Politics & Policy

Iraq War III

An F/A-18C on the flight deck of USS George H.W. Bush in the Persian Gulf (U.S. Navy)
The U.S. is bombing Iraq again, but under Obama it’s a weak effort.

So once again the U.S. is bombing Iraq, as it has done under every U.S. president since George H. W. Bush. It’s worth remembering how thrilled U.S. diplomats were in 1984 when the U.S. finally established full diplomatic relations with Baghdad. The State Department’s Arab experts were overjoyed that the U.S. would have relations with, and a modicum of influence over, one of the largest and most powerful Arab states.

Later, George H. W. Bush was made to pay the political price for supporting a so-called “weapons for Saddam” policy, and the role of the Foreign Service Arabists disappeared down the memory hole. The “weapons” turned out to be things like Chevy Blazers and Apple II computers, but the political damage to Bush helped Clinton in 1992.

The 1991 “triumph without victory” was followed by twelve years of occasional bombing in Iraq’s no-fly zones as part of Operations Provide Comfort, Northern Watch, and Southern Watch. Occasionally, more intensive bombing campaigns, such as Clinton’s 1998 Desert Fox, took place. The “humanitarian” bombing continued right up until the 2003 invasion and the overthrow of Saddam.

It will be many years before we can have an accurate assessment of what really went wrong after 2003. I suspect that when we eventually get it, the role of the State Department’s lawyers will be shown to have been critical. But in any case, despite the success of the 2007 “surge” strategy, the American public was convinced by 2008 that the war was a failure and that the U.S. should get out. In 2011, under President Obama, we proceeded to do just that.

So now, three years later, we are back to bombing Iraq for humanitarian purposes. As before, we are trying to help the Kurds survive. This time we are also trying to protect Iraq’s Christian and Yazidi minorities. ISIL, which threatens them with extermination, is just as murderous as Saddam’s Baathists ever were. Now, however, the Islamists can broadcast their atrocities and their threats over social media, making them impossible to ignore.

Yet this so-far-unnamed operation that began Friday and may in fact run off and on for years to come, as did the no-fly-zone ops, has all the characteristics of President Obama’s previous military endeavors. First of all, it’s weak: Fewer than 100 Air Force combat aircraft, including drones, are available in the region. These planes have to backstop operations in Afghanistan and deter Iranian attacks against America’s Gulf-state allies. The Navy adds another 50 or so based on the George H. W. Bush. We’ve come a long way since 1991, when the U.S. alone deployed more than 500 F-15s, F16s, and A-10s against Saddam.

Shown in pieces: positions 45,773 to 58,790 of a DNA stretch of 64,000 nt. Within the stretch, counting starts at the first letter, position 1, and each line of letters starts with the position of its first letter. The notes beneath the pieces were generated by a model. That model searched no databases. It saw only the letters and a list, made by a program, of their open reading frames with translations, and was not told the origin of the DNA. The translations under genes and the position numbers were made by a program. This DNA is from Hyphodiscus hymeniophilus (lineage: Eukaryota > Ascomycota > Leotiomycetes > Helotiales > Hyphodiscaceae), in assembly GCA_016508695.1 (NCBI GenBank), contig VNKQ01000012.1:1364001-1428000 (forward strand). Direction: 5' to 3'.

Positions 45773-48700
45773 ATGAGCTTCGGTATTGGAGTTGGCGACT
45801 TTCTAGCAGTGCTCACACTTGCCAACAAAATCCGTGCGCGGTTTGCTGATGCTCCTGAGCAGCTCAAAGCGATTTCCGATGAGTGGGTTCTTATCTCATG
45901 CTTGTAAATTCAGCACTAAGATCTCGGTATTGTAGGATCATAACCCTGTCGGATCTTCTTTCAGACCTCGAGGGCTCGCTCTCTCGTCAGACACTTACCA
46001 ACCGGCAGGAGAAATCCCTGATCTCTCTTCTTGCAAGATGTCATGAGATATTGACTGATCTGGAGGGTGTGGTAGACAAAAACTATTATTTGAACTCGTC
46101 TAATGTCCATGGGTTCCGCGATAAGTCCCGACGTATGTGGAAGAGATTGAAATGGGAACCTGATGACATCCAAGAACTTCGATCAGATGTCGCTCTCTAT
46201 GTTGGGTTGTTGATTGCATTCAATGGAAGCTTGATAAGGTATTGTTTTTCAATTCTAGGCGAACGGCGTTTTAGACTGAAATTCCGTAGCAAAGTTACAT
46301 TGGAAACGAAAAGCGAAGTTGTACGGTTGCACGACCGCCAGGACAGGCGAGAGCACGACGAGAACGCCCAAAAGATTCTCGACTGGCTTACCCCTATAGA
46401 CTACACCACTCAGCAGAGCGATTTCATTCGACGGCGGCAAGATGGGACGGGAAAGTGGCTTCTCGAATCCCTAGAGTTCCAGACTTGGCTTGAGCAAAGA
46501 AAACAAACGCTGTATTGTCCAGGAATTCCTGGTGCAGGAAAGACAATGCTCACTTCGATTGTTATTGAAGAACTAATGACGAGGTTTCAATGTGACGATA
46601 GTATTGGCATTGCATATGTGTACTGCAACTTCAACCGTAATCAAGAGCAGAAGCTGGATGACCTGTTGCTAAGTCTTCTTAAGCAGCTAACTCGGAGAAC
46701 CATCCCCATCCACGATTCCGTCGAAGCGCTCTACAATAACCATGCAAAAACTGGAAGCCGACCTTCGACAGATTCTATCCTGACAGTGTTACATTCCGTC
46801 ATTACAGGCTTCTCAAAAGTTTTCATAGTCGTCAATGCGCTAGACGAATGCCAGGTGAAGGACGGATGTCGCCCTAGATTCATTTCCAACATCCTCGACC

It also seems that until we get permission from our friends in the region to use their air bases, all the combat missions will be flown off aircraft carriers. This ensures that, except for a few drone missions, all air strikes will be flown by formations of two or four aircraft. There is also a problem of available cargo aircraft for humanitarian airdrops or Kurdish resupply, because so many of the Air Force’s C-130 and C-17 planes are being used to fly illegal aliens around the country.

Then there is the obvious lack of presidential engagement. One source said that this operation is similar to Clinton’s Bosnia and Kosovo adventures. Back then, the president failed to give any instructions other than to tell the military to do “something.” A possibly apocryphal story goes that the air commander during the 1998 Kosovo operation told his troops, “We are not being paid to provide an air campaign; we are being paid to provide the appearance of an air campaign.”

The tone of President Obama’s statement on August 7 was filled with resentment against a world that refuses to respect his authority. As usual, the president is making clear what he will not do and why the U.S. military cannot “solve” the problem. This represents the flaws not only of the president’s own approach to foreign policy but also of the technocratic mentality that has, sadly, dominated America’s war-fighting policies since the days of Robert McNamara. A military force can accomplish missions; it cannot solve local political problems, and to expect it to do so is a recipe for disaster.

For eight years under Bill Clinton, the U.S. bombed Iraq on a nearly daily or at least weekly basis. Both Saddam and the Kurds survived. With luck, this new campaign will help the Kurds and their friends and allies, including the Yazidis and Iraqi Christians, to survive, but no one should expect that, under this administration, ISIL will be defeated or even seriously inconvenienced.

— Taylor Dinerman is a New Yorkbased writer and author of the satire Subway Lists and Other Writings from the iPhone Era.


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